When is an FHA loan assumable? Let’s start by examining what the FHA single-family home loan handbook, HUD 4000.1, defines as a loan assumption. “Assumption refers to the transfer of an existing mortgage obligation from an existing Borrower to the assuming Borrower.”
An FHA loan assumption is generally possible-for most FHA loans closed today, the lender’s participation and approval will be required in order to carry out a loan assumption transaction.
There are also occupancy requirements which may apply depending on what year the original mortgage was closed in. From HUD 4000.1:
“If the original Mortgage was closed on or after December 15, 1989, the assuming Borrower must intend to occupy the Property as a Principal Residence or HUD-approved Secondary Residence. If the original Mortgage was closed prior to December 15, 1989, the assuming Borrower may assume the Mortgage as a Principal Residence, HUD-approved Secondary Residence or Investment Property.”
FHA loan assumptions do not, according to HUD 4000.1, require a down payment. “The assuming Borrower is not required to make a cash investment in the Property.”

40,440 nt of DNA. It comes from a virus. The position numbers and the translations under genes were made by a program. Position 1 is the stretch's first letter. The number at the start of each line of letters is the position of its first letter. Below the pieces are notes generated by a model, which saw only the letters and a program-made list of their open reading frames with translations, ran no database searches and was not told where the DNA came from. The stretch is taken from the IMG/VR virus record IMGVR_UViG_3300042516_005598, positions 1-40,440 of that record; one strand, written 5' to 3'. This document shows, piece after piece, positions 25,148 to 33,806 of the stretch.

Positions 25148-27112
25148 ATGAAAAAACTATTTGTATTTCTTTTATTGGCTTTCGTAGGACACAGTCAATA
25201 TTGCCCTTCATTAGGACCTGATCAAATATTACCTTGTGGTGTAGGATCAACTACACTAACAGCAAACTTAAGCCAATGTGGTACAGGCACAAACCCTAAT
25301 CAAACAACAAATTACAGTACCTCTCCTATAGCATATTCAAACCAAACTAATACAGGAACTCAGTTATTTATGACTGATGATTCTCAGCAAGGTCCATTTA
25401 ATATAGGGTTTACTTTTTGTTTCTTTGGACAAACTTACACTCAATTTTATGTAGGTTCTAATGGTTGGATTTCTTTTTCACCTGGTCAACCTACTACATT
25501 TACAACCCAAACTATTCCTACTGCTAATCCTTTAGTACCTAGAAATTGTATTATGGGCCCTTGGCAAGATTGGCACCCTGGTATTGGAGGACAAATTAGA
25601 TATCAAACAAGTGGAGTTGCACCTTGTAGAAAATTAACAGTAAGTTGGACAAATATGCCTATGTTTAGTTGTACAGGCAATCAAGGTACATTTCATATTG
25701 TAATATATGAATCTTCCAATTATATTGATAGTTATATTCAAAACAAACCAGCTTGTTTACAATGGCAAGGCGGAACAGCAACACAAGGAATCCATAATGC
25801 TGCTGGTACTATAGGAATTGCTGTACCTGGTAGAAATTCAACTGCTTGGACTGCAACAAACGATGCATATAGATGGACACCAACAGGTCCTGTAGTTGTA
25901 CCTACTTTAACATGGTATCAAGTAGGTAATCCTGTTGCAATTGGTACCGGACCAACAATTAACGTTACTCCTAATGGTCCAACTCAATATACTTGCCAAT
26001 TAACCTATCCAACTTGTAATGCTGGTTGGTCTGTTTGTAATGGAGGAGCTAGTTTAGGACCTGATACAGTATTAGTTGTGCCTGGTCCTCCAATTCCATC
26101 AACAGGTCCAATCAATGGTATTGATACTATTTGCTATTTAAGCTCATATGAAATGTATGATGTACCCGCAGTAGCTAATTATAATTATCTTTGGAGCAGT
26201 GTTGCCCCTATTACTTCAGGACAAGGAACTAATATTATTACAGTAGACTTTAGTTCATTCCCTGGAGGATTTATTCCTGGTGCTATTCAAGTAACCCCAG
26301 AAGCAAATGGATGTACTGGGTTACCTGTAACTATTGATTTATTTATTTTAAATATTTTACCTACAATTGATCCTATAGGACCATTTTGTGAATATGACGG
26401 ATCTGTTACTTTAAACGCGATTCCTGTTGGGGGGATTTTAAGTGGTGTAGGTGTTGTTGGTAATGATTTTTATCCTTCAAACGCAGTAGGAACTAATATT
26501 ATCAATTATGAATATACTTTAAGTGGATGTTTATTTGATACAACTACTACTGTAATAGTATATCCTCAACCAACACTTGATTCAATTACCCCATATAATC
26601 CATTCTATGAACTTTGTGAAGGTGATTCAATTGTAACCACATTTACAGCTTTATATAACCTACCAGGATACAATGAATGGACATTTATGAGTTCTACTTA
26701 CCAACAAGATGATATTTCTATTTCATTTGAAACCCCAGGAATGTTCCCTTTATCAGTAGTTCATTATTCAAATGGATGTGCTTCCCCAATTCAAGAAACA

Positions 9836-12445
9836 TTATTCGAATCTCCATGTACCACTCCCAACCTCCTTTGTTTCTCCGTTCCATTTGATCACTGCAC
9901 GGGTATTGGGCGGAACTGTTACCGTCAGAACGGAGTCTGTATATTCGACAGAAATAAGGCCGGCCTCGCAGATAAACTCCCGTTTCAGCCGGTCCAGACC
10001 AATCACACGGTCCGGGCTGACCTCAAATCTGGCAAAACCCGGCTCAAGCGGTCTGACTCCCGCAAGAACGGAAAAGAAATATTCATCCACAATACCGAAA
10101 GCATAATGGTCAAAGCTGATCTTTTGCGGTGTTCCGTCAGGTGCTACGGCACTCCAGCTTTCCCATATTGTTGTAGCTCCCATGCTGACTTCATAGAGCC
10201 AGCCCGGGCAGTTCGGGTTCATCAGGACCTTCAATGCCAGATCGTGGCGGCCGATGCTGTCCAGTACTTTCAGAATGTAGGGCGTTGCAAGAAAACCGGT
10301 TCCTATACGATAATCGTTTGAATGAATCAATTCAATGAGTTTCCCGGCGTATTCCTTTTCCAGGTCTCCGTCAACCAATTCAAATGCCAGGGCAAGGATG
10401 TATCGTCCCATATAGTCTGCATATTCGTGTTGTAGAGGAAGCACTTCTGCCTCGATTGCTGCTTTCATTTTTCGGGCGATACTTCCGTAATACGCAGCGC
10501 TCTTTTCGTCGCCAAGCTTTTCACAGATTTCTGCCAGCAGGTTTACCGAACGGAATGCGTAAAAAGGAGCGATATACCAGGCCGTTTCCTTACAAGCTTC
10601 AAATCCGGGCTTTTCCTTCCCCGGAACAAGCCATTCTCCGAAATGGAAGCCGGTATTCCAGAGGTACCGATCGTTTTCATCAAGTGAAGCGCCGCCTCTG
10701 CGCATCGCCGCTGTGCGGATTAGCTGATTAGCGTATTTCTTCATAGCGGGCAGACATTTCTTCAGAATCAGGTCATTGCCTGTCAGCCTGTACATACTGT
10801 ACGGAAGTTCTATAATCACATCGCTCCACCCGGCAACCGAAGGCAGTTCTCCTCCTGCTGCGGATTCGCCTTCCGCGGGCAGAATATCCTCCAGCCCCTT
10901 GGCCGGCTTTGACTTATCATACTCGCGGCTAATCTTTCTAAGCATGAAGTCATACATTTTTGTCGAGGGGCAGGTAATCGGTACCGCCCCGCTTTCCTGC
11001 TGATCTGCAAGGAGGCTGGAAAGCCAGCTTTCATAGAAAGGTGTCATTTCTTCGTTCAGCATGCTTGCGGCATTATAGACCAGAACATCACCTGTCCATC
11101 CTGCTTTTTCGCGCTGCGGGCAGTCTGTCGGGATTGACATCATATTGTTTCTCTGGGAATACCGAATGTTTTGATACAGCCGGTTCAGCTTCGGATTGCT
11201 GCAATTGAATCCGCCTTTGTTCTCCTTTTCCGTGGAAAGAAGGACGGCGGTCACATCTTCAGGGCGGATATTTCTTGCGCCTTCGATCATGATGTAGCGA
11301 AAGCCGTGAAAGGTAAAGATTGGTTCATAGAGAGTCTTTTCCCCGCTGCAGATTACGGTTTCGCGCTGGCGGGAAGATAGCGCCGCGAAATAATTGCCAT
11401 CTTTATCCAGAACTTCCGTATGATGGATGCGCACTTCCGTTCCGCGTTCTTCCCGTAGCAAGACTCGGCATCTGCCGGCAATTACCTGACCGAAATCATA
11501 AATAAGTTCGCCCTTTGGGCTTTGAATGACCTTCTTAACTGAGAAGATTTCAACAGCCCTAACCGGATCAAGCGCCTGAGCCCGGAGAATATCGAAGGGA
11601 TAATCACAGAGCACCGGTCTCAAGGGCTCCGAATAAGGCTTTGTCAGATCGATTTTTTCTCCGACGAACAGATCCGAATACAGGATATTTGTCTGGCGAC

“The assuming Borrower may assume 100% of the outstanding principal balance of the Mortgage, subject to the restrictions on LTV ratio for Investment Properties and HUD-approved Secondary Residences.”
FHA loan assumptions require the lender to prepare special paperwork showing that the original borrower is released from the financial liability of the mortgage loan.
“The Mortgagee must prepare form HUD 92210.1, Approval of Purchaser and Release of Seller, thereby releasing the original owner when they sell by assumption to the assuming Borrower who executes an agreement to assume the Mortgage and to pay the debt”.
In general, at the time of this writing, HUD 92210.1 is the only documentation that specifically releases the original borrower from the obligation of the mortgage. The FHA loan handbook appears to be silent in the section titled “Assumptions” (pages 457-459) on whether there are restrictions on when a loan can be assumed.
Aside from the FHA/HUD anti-flipping policies (which don’t limit a buyer’s ability to freely sell the property purchased with an FHA loan but rather restrict when a new FHA loan may be allowed for a recently-purchased home) it would appear that an FHA loan assumption is possible at any time, given the lender’s participation in the transaction.
FHA borrowers who want to initiate a loan assumption should discuss their needs with the loan officer to see what may be required in terms of lender standards, state law, and other factors.